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Commomwealth v. Nutt

Commomwealth v. Nutt - LA Commonwealth v Nutt 113g...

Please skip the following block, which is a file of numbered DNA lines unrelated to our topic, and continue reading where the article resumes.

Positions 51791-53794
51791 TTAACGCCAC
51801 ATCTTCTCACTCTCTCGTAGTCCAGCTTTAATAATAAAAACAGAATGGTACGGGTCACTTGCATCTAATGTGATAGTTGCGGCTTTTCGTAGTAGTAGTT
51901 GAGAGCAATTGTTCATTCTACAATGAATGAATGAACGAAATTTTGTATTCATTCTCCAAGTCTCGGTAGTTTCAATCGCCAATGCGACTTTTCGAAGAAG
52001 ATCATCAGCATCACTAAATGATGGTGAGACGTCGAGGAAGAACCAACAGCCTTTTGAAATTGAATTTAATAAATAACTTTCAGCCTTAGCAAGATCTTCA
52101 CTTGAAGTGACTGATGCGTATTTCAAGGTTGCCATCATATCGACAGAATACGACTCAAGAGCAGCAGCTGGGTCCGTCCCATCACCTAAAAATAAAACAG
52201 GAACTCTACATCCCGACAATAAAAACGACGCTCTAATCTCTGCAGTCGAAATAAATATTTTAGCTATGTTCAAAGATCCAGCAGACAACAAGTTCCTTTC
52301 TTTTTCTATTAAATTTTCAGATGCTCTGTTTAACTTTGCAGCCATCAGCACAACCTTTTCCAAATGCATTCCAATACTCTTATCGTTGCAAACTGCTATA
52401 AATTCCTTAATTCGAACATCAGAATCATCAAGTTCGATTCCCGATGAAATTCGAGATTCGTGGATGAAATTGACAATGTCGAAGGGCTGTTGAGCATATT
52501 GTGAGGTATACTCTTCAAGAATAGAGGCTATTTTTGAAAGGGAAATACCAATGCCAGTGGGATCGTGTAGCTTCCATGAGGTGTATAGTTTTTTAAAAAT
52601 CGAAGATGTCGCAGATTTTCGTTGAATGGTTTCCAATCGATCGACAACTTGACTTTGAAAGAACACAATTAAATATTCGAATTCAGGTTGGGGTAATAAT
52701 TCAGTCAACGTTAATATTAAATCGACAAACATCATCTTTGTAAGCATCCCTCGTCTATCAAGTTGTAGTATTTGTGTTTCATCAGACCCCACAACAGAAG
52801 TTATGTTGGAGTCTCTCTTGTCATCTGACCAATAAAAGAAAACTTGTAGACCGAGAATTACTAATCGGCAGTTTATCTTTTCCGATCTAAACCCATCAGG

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Unformatted text preview: LA Commonwealth v. Nutt 113g 143 (Philadelphia Co. Ct, C. P. 1810) This case arose upon a habeas corpus taken out by Levi Nutt, the father and directed to Rhoda Nutt, the mother, commanding her to bring Acha B. Nutt his daughter before the Court, together with the cause of her detainer. Rhoda Nutt returned that she had the said Acha before the court, as she was commanded, that she was the mother of said Acha, that Levi Nutt, the father was an immoral man and neglected to maintain his family. -— The Case was argued by Browne for the Father, and S. Levy for the mother. -— As the facts and the arguments of the counsel are fully stated in the opinion of the court, it is unnecessary to detail them here. Per Curiam —- Rush President. This Habeas corpus has been applied for by the father who claims the custody of Acha B. Nutt as his child. The general opinion is correct, that the father has a right to the custody of his children. The case in 5 East Rep 221 is full to the point, and the doctrine had long before settled, as may be seen in 1 Black Corn 453 and 3 Pierre Wms 154. To this general exceptions have however, been very property admitted: The case of Sir Francis Delaval is one. From the report of this case, it appears that Sir Francis, with the assistance of Bates and Frain, an attorney, had got in his possession, and debauched a young woman of the name of Ann Catley of the age of seventeen, who had been indented to Bates to learn music. The Court was satisfied upon the affidavits, that her father had been wholly negligent of her while she lived with Bates; that he had never given her advice or reprimand, and that he seldom or never saw her. They also suspected that he was concerned in the prosecution to extort money from Sir Francis, who was a man of rank and fortune. They therefore refused to deliver her to her father. And with respect to the mother, there being reason to suspect she was privy to the seduction of her daughter, they refused also to deliver her to her mother. The result was the Court told the girl she was at liberty to go where she pleased. The case of the King against Penelope Smith is to the same purpose; the girl was nearly fourteen years old, and the Court refused to deliver her to her father, because they thought his Views in applying for the custody of her were improper. In the case now before, the Court have been furnished with the most disgusting evidence of the immoral character and conduct of both parents. They have quarrelled, broken up house-keeping, and separated. The children have also been separated and dispersed into different places. The mother at this time keeps house for Amos Howell, a tavern—keeper, and married man, who has also parted from LN . his wife. There is too much reason to believe they live in a constant habit of adultery, and that acts of the grossest indecency have been exhibited in the presence and View of the daughter. Fiddling, dancing, and gambling are frequent at the house. This certainly is not a setting in which . . . innocence can be trusted with safety. With respect to the father his general neglect to provide for his children is but too apparent, and he is at this time destitute of a settled habitation; his profligate language in the presence of his wife and daughter is too indelicate to be repeated. As the Court cannot deliver Acha B. Nutt either to her father or mother, they are precisely in the situation of the court in the case of Ann Catley. But here the analogy between the two cases must stop. It is not our intention to turn Acha B. Nutt adrift upon the wide world to her and tell her, as the Court told Ann Catley, “you are at liberty to go where you please;” but, we mean to put her under the custody of a relation, where we think she will be best taken care of, and her mind an morals in the least danger of being corrupted. In the case of Ann Catley Lord Mansfield stated the law to be, that the Court is bound to set infants free from any improper restraint but they are not bound to deliver them over to any body, or to give them any privilege. These must be left to their discretion, according to the circumstances that shall appear before them. The Court have received satisfactory information, that Ann Nutt, sister of Acha B. Nutt, is a person to whose custody Acha may be safely be confined. They therefore direct, that Acha shall remain in the custody of her sister Ann, who has consented to take her: and they do further direct that the said Ann shall permit the father and mother of Acha, to see her at all reasonable times, and that she shall also permit them to offer such aid towards her support and education as they may be able and willing to contributed. We desire the father and mother to take notice, that it will be at their peril if they or either of them, shall take away or withdraw Acha B. Nutt from the custody of her sister Ann, where she is now placed by the order an authority of the Court, and that every infraction of this sentence will be punished according to law. $9 ...
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